Stacy Sanders was named Chief Competition Officer at HHS by Secretary Becerra. Last month, the Biden-Harris Administration established the new role of Chief Competition Officer at HHS to focus on reducing health care and prescription drug prices through boosting competition. As Chief Competition Officer, Ms. Sanders will work to promote competition within health care markets through engaging with the Federal Trade Commission and Department of Justice to address concentrated markets. Acting as a Counselor to the Secretary, Ms. Sanders’ role also includes leading the Department’s implementation of the Inflation Reduction Act as well as long-term care and Medicare policies. Ms. Sanders will prioritize the health care components of the President’s 2021 Executive Order on Promoting Competition in the American Economy to lower health care and prescription drug costs. Ms. Sanders has been a part of HHS since November 2022. Her previous experiences include serving as Staff Director of the Senate Special Committee on Aging for Senator Bob Casey and as Federal Policy Director of the Medicare Rights Center.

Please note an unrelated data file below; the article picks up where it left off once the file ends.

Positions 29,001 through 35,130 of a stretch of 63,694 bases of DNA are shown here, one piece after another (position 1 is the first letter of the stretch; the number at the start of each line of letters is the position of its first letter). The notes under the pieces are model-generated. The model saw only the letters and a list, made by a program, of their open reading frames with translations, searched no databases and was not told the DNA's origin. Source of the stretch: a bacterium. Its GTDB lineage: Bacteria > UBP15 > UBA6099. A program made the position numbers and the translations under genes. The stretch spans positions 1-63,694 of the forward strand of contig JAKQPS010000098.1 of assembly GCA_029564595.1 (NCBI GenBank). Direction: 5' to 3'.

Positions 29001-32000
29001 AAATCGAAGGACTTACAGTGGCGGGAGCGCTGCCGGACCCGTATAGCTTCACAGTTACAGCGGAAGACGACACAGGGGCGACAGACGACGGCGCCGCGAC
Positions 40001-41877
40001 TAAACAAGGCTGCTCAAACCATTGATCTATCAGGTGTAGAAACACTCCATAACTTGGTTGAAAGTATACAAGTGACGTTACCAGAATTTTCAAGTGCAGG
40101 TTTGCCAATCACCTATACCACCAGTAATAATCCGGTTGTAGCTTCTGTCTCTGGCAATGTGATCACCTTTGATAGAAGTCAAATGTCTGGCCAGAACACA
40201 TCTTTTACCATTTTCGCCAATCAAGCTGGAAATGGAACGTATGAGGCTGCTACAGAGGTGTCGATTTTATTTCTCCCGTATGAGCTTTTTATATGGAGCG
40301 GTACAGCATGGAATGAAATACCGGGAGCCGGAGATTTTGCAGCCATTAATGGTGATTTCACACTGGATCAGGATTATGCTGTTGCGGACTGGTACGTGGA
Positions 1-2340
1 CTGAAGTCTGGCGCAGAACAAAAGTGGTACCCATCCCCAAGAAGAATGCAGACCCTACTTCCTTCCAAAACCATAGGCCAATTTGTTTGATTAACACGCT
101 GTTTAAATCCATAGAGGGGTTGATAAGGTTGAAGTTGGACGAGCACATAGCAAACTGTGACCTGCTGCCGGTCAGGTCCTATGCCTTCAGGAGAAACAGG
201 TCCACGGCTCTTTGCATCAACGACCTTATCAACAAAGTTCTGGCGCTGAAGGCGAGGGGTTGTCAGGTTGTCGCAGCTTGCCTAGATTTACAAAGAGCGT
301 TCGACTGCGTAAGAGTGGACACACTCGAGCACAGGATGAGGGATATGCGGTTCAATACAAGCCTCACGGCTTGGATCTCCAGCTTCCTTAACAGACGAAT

HHS Final Rule Protects Against Conscience and Religious Discrimination by Rescinding A 2019 Trump Administration Policy

The U.S. Department of Health and Human Services (HHS) Office for Civil Rights (OCR) released a Final Rule, Safeguarding the Rights of Conscience as Protected by Federal Statutes, that partially rescinds a 2019 Trump Administration rule. Federal laws permit health care workers to decline services according to religious beliefs during certain situations, and the 2019 Trump Administration rule would have broadened the implications of those federal laws. The 2019 policy aimed to give medical professionals more rights to abstain from providing health care services that may go against their religious or moral principles. In 2019, three federal district courts found the Trump policy unlawful, and its execution has been blocked. This Final Rule repeals the part of the 2019 policy that would have withdrawn federal funding from health facilities that mandated health care workers perform services they opposed. This HHS 2024 Final Rule focuses on protecting Americans against conscience and religious discrimination in health care, and is the department’s most recent action supporting Executive Order 13985, Advancing Racial Equity and Support for Underserved Communities Through the Federal Government. Abortions, contraception, gender-affirming care, and sterilization are examples of services that health care workers could have refused under the Trump Administration 2019 rule. With this new Final Rule, the Department hopes to clarify and find a balance between provider conscience rights and patient health rights. The Final Rule will be effective March 11, 2024.

Administrative Action